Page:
Up, Up, and Away
Story and photos by Daniel Lane
Science fiction comes alive on Kauai as NASA gets ready to send a huge parachute into space, preparing for a manned landing on Mars
For the first time in more than 40 years, National Aeronautics and Space Administration (NASA) is developing and testing different ways to slow a spacecraft’s rate of descent as it enters a planetary atmosphere — last week’s planned launch from Kauai’s Pacific Missile Range Facility (PMRF) in Kekaha was delayed by weather, perhaps until this week.
(from left) Dave Steitz (NASA Public Affairs), Capt. Bruce Hay (commanding officer of Pacific Missile Range Facility), Michael Gazarik (associate administrator of Space Technology Mission Directorate, NASA) and Clark look on as Mark Adler, Ph.D., (LDSD Technology Mission manager) explains the flight plan using a model of the craft
Until now, probes sent to the surface of Mars have used the same technology as the Viking landers, developed back in the early 1970s. This involved large parachutes used singly or in groups. This technique has worked well, but has limitations, the most important of which is payload.
Currently, only a total weight of approximately 1.5 tons has been able to land safely on the surface of Mars. But with the goal of sending humans to the Martian surface, a safe and effective way to put between 20 and 40 tons of material onto the ground is needed. NASA is here to test the initial designs that will take us one step closer to that goal.
The test vehicle of today is the Low Density Supersonic Decelerator (LDSD). The low density comes from the thickness of the Martian atmosphere, which is equivalent to only 1 percent of the density here on Earth at sea level. The challenge is to slow down a large mass that is traveling at more than three or four times the speed of sound in a very thin layer of air.
Its distinct saucer shape, so popular with science fiction movies of the 1950s, serves a significant purpose on this particular test flight. The design aids in slowing down the vehicle, while it also helps direct airflow into the initial device, the Supersonic Inflatable Aerodynamic Decelerator (SIAD), which wraps around the edge of the vehicle. As the saucer descends into the atmosphere, the SIAD will deploy, creating a large, durable, doughnut-shaped “balloon” around the vehicle. The drag created will slow the rate of descent from Mach 3.5 or greater down to Mach 2 or lower.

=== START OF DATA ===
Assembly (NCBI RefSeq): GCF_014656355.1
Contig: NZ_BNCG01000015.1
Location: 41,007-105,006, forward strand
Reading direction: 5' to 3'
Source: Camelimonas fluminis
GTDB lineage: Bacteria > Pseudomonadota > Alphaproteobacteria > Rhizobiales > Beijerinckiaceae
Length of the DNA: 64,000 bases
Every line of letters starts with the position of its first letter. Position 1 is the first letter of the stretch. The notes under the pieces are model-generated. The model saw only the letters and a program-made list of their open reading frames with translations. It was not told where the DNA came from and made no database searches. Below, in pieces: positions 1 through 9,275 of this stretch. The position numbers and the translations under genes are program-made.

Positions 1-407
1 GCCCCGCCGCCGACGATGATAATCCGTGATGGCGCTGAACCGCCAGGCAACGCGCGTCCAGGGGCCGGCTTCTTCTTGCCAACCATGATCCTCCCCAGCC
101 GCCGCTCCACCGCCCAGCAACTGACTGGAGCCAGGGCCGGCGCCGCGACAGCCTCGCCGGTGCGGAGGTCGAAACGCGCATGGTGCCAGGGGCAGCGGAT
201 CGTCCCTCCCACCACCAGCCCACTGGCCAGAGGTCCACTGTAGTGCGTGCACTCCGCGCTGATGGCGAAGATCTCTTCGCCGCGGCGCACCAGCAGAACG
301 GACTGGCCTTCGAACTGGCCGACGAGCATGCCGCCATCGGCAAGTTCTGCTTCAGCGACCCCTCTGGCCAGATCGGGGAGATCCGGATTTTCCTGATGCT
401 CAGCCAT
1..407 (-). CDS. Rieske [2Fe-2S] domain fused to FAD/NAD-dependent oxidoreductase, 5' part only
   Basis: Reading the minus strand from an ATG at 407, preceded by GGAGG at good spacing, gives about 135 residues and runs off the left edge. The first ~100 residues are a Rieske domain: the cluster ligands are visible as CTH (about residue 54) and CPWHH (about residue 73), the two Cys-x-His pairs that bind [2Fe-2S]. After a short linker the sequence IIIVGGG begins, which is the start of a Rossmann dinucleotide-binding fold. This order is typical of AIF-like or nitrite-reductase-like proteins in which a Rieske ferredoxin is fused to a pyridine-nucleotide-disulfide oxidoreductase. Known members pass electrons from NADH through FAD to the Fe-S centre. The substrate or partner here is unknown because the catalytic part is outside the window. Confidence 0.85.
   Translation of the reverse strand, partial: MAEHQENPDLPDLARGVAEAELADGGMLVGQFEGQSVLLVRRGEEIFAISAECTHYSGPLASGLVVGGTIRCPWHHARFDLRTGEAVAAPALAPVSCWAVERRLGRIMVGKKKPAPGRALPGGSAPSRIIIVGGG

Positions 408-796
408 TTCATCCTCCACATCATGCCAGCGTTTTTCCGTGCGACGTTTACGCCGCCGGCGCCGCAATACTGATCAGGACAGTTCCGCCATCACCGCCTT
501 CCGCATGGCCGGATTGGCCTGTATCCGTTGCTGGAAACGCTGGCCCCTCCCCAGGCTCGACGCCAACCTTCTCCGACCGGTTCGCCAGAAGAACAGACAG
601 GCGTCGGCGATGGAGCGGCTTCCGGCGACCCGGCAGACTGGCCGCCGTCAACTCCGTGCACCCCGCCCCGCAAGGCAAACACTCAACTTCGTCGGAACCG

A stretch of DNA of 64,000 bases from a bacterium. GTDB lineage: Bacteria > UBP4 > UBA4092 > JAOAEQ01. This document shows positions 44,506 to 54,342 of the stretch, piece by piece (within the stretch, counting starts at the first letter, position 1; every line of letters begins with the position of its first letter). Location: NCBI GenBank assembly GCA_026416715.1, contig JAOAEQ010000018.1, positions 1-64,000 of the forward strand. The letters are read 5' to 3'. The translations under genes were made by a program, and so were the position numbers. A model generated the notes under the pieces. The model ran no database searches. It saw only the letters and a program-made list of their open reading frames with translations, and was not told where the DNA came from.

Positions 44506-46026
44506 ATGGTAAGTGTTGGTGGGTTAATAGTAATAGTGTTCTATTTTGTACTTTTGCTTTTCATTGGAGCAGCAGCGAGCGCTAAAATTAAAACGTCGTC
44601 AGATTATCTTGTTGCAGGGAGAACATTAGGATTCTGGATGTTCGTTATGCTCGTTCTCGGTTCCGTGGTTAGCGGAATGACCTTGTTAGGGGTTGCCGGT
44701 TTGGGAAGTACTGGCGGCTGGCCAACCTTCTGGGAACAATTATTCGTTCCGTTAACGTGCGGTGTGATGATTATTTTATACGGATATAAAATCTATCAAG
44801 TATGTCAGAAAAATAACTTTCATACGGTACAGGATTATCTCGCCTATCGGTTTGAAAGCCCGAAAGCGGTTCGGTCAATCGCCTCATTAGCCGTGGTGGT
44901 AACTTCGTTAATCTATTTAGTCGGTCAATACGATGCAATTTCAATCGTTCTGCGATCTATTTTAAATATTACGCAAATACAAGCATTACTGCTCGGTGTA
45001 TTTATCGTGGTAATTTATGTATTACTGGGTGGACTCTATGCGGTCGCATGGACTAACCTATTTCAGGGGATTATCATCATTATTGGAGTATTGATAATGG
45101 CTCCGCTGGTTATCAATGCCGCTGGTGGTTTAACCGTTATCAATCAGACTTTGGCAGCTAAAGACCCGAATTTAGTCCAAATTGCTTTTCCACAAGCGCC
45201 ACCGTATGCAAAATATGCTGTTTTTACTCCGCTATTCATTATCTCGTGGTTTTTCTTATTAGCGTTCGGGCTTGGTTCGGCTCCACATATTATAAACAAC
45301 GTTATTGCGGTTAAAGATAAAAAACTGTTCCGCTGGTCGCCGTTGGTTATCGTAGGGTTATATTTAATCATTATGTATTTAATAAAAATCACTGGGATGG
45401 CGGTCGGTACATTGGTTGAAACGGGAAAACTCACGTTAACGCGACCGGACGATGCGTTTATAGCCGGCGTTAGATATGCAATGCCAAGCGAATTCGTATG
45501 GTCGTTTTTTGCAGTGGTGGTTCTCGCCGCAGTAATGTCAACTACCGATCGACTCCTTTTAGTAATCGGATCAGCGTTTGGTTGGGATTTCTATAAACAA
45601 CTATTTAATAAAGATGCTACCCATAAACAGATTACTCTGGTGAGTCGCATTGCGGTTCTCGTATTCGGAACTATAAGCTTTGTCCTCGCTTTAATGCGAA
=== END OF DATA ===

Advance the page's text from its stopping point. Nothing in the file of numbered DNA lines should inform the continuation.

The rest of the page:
After the initial slowdown, a secondary tool is being tested. A 100-foot-diameter parachute called the Supersonic Disk Sail (SSDS) will deploy and further slow the entry vehicle from Mach 2 to 1.5 down to subsonic speeds. These devices will be the largest of their kind ever flown at speeds several times greater than the speed of sound.
This first test flight on Kauai is to start with a very large balloon. Once inflated, the balloon will carry the LDSD up to 120,000 feet.
Once that altitude is reached, the balloon will release, and a solid rocket on the bottom of the vehicle will fire and further carry it up to more than 180,000 feet while accelerating it up to over Mach 4. This altitude is necessary to simulate the low density of the Martian atmosphere. After the right speed and altitude are achieved, the craft will start its rapid descent toward the planet, and the actual testing begins.
This test vehicle is the first in a series that NASA will test here on Kauai. A second test already is scheduled next year, using an even larger vehicle than the current model of the LDSD. Kauai’s own PMRF is considered the perfect location to do this. The technology and infrastructure are already there, and most of all, it has the space available.
Join me in wishing the best of luck to the military personnel of PMRF alongside NASA scientists in this and all future endeavors, helping to broaden mankind’s knowledge and our reach for the stars.